These experiences are real. And they happen every single day. In Florida, at least 10 times a day, based upon the state’s own data regarding the number of children sent for involuntary examinations each year.
I asked the question to parents — those parents who’d been powerless to stop their child from being involuntarily examined. I asked them, “Who is the villain?” And even then, their answers were complicated. One mother whose child was examined under the Baker Act for a bad joke in class told me, “My instinct about people is that most people do things with the best intentions.”
And this is the heart of it. Children are struggling more today than ever before. They reflect the pressure their parents are under, their neighborhoods are under. They reflect the pressure they themselves are under.
“You think about kids being resilient, but how much pressure are they under for them to think this was their only way out? That’s really sad,” said the officer who tried to save two girls, and failed with one of them.
The rise in Baker Act incidents among kids is also related to how we, as adults view them. “As something to be controlled, rather than understood,” explained one child psychologist.
There’s a lot of unaddressed needs, said a principal. So many of the kids she sees have dealt with a lot of traumatic experiences. And schools are more nervous than ever, especially after the 2018 shooting at a Parkland high school. No one wants to be the next Parkland.
Parkland changed a lot. The state poured hundreds of millions of dollars into shoring up school security and mental health partnerships. But in the first year after the legislature passed new laws in an effort to avoid another Parkland, the number of kids being Baker Acted went up by 5%.
But there are glimmers of hope.
Shortly after our reporting about kids and the Baker Act aired, I got a call from a foster mother who wanted to share the story of her foster son. He wanted to talk to me. And he told me of how he would use a “fake” threat to incur the Baker Act so he could get out of his group home. He had listened to our stories, and he wanted to share his, going so far as to pitch what he calls a “helper act”— pairing kids up with “helpers” when they are in crisis. Studies show that just one trusted adult in a child’s life can stave off serious consequences years down the line.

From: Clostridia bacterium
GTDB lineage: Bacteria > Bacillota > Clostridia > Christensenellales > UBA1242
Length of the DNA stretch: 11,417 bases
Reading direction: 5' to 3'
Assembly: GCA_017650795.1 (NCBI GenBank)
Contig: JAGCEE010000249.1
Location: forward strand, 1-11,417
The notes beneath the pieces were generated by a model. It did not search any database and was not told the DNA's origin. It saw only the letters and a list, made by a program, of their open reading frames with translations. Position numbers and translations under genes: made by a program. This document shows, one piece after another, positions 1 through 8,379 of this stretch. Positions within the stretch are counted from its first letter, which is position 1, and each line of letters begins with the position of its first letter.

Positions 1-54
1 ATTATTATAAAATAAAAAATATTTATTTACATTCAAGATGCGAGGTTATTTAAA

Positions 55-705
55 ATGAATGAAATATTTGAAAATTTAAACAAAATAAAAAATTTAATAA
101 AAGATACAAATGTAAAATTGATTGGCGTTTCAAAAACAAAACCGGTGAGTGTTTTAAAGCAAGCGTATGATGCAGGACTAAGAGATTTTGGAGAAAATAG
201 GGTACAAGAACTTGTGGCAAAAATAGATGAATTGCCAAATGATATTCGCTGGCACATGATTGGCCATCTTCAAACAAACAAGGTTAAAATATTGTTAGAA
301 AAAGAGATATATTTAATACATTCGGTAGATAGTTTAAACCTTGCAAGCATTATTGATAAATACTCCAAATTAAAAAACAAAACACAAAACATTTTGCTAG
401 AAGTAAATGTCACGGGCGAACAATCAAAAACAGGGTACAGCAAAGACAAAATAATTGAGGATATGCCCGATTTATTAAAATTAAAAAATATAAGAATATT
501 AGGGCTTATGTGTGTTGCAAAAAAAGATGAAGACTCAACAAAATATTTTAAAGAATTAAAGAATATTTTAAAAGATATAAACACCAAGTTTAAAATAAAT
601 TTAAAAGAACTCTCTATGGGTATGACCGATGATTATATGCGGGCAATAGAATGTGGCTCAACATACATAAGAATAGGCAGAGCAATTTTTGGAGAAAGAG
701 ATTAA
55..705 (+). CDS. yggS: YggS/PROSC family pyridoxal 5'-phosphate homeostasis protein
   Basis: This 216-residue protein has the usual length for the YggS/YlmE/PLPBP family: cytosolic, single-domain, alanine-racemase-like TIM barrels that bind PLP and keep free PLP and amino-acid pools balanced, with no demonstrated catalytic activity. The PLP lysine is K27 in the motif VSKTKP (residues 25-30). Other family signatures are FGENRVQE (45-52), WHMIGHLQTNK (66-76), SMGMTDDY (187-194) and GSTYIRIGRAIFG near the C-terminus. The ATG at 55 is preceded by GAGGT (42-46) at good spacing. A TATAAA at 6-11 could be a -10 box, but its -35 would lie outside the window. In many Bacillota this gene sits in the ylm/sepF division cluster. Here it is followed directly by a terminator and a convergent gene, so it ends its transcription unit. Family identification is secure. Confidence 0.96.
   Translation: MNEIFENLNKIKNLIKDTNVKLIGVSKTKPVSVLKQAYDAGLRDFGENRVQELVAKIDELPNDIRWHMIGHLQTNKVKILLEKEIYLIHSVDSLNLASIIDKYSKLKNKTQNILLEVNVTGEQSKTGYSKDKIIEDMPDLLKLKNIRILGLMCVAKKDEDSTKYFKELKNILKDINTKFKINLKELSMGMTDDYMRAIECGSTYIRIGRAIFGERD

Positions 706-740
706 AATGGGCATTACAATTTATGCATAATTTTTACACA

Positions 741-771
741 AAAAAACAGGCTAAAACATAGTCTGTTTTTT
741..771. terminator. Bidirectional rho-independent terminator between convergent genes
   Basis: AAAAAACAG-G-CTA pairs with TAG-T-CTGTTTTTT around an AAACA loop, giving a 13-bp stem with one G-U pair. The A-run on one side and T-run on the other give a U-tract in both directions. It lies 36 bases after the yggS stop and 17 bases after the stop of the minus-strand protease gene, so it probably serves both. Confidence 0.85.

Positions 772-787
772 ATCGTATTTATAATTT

And there were more stories, too. I could have reported a lot on what schools were doing wrong when it came to student discipline, but I instead choose to focus on a school that was moving in a different direction by using trauma-informed techniques to help kids who had emotional difficulties. After that story aired, a local teacher in the same school district called. She wanted to know how to get in touch with that school. And so, I helped set up a meeting so that two schools could get to know one another.
More people began calling, emailing with their stories and perspectives. They wanted to know how we could keep the conversation going. Lawmakers perked up too. Florida’s annual lawmaking session begins in March, and there has already been one youth Baker Act reform bill filed, and we have been told more are on the way.
The outpouring of appreciation has been so strong that we are planning a second round of stories to continue the project. This isn’t about assigning blame, it’s about finding a way forward.
In journalism school, we are often taught to stay away from stories that are too personal. Too close. But sometimes, the most important story you do is the one that’s close to your heart. The most important thing I learned, is that when you open your heart to others, they’ll do the same for you. This experience has been rewarding to me. I have loved watching the conversations that are emerging, the movement that’s happening in my own little community. If I can help one teacher, one family, one child, then I consider my job well done.